Latest Adolescent Health News

20Nov
2020

Losing Your Hair Because of Pandemic Stress?

Losing Your Hair Because of Pandemic Stress?FRIDAY, Nov. 20, 2020 (HealthDay News) -- Add stress-related hair loss to the many problems caused by the coronavirus pandemic."I've had patients coming in recently with stress-related hair loss, who tell me they were so worried about dying earlier this year or even that they had COVID-19. But they don't see the effects until three months later," said dermatologist Dr. Ohara Aivaz of Cedars-Sinai Medical Center in Los Angeles."It throws the patient off because the stress has resolved, and yet, the physical manifestation is happening now," Aivaz said in a hospital news release.Stress-related hair loss typically occurs three months or more after a stressful event. Why it takes that long isn't clear, but the body may prematurely force hair into the dormant phase of its growth cycle, which...

Add Kids to COVID Vaccine Trials, Pediatricians' Group Says

20 November 2020
Add Kids to COVID Vaccine Trials, Pediatricians` Group SaysFRIDAY, Nov. 20, 2020 (HealthDay News) -- Children should be included in COVID-19 vaccine trials at the earliest possible stage, a leading group of U.S. pediatricians says. If that's not done, youngsters' lives could be at risk, according to the 67,000-member American Academy of Pediatrics (AAP)."If we do not add children to these research trials very soon, there will be a significant delay in when children are able to access potentially life-saving vaccines. This is unconscionable," said Dr. Sally Goza, president of the AAP. Over a million children have been infected with the new coronavirus since the pandemic began. In addition, children have experienced disruptions to their education and critical medical services, as well as harms to their mental and emotional health, she added. "It...

COVID in Pregnancy Won't Affect Obstetric Outcomes: Study

19 November 2020
COVID in Pregnancy Won`t Affect Obstetric Outcomes: StudyTHURSDAY, Nov. 19, 2020 (HealthDay News) -- Pregnant women with COVID-19 have little risk of developing severe symptoms, as do their newborns, a new study finds.In fact, 95% of these women have good outcomes, and just 3% of their babies test positive for COVID-19, researchers say."For 5% of COVID-19-positive pregnant women, however -- those who get very sick -- the risks to both mother and baby are significant," said study lead author Dr. Emily Adhikari, medical director of perinatal infectious diseases at Parkland Hospital in Dallas.Pregnancy itself, however, does not appear to increase the odds for COVID complications, she said."Most women with asymptomatic or mild infection will be relieved to know that their babies are unlikely to be affected by the virus," Adhikari said."When...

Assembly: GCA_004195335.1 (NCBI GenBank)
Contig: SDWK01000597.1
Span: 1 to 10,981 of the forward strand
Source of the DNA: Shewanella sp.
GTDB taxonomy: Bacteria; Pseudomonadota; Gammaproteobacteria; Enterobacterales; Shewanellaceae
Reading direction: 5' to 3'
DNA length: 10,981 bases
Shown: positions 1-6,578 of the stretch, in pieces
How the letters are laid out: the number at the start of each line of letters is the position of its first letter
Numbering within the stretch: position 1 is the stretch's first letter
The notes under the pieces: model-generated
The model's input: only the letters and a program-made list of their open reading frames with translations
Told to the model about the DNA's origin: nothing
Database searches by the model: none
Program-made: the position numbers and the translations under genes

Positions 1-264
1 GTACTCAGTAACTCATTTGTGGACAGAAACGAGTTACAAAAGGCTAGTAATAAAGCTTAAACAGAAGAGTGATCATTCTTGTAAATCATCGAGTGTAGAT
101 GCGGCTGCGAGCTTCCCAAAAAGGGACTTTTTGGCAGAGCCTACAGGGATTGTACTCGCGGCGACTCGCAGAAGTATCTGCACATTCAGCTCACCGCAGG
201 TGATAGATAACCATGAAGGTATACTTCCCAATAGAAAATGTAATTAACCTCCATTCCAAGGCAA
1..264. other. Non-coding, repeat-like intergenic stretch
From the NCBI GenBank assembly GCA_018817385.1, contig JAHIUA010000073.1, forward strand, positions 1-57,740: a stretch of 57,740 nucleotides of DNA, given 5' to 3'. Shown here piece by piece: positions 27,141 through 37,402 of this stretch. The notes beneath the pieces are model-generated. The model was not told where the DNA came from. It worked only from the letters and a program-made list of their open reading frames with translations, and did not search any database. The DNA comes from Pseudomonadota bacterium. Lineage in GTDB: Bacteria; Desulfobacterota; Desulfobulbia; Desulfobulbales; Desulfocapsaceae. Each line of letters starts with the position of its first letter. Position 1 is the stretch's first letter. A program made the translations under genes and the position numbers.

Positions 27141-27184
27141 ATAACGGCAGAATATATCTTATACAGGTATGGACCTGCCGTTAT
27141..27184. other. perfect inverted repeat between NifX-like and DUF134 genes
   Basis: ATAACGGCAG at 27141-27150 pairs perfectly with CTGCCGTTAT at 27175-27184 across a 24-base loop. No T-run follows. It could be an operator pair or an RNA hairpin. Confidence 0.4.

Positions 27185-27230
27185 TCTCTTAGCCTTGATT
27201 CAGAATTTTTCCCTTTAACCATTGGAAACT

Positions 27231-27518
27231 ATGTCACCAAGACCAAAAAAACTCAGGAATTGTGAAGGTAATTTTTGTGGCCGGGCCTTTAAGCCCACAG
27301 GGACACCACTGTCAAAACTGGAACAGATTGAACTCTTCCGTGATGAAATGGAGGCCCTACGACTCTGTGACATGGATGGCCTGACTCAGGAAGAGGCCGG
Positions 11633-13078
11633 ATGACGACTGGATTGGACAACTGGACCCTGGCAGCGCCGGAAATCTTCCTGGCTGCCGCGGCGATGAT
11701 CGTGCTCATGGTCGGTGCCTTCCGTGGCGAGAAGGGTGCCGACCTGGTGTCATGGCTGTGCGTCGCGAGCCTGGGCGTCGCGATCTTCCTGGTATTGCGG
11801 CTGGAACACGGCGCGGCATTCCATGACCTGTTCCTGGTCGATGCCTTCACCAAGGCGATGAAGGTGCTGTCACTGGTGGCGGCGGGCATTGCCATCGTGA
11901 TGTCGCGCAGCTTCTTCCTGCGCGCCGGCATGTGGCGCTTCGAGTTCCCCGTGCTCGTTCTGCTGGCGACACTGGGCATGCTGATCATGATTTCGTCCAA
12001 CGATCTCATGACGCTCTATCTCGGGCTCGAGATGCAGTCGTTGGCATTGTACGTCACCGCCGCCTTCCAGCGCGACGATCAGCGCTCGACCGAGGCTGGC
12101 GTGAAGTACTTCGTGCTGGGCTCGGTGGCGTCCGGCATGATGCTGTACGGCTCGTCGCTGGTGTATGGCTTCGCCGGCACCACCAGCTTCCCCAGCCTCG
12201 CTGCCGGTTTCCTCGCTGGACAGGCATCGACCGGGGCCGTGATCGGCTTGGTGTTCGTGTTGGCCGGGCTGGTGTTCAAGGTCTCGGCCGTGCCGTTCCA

Childhood Lead Exposure Tied to Brain Changes in Middle Age

19 November 2020
Childhood Lead Exposure Tied to Brain Changes in Middle Age THURSDAY, Nov. 19, 2020 (HealthDay News) -- Middle-aged adults who had elevated levels of lead in their blood as children have brain structure changes, new research shows. For the study, the researchers analyzed childhood lead exposure data on 564 participants in a long-term study of people who were born in the same town in New Zealand in 1972 and 1973. The participants grew up during the peak era of leaded gasoline (late 1960s to late 1980s) and nearly all were exposed to higher levels of lead than what's permitted now. MRI scans conducted on the participants at age 45 showed that those with high lead exposure at age 11 had small but significant changes in their brains.For each 5 micrograms per deciliter more lead in their blood when they were children, participants lost an average...

Thin Ice: Global Warming May Be Raising Drowning Risks

18 November 2020
Thin Ice: Global Warming May Be Raising Drowning RisksWEDNESDAY, Nov. 18, 2020 (HealthDay News) -- More children and young adults are drowning in winter lakes because of warming temperatures that create unstable lake ice, a new study finds.A team of international researchers examined several decades of data, including 4,000 drownings and population information from throughout Canada, 14 U.S. states, Estonia, Germany, Latvia, Finland, Russia, Sweden and regions of Italy and Japan. They collected temperature and precipitation data for each month and area for each drowning from University of East Anglia's Climatic Research Unit in Britain.The study found that when winter air temperatures reached between -10 degrees Celsius (14 degrees Fahrenheit) and -5 degrees C (23 degrees F), drownings rose substantially. When they were nearing 0 degrees...
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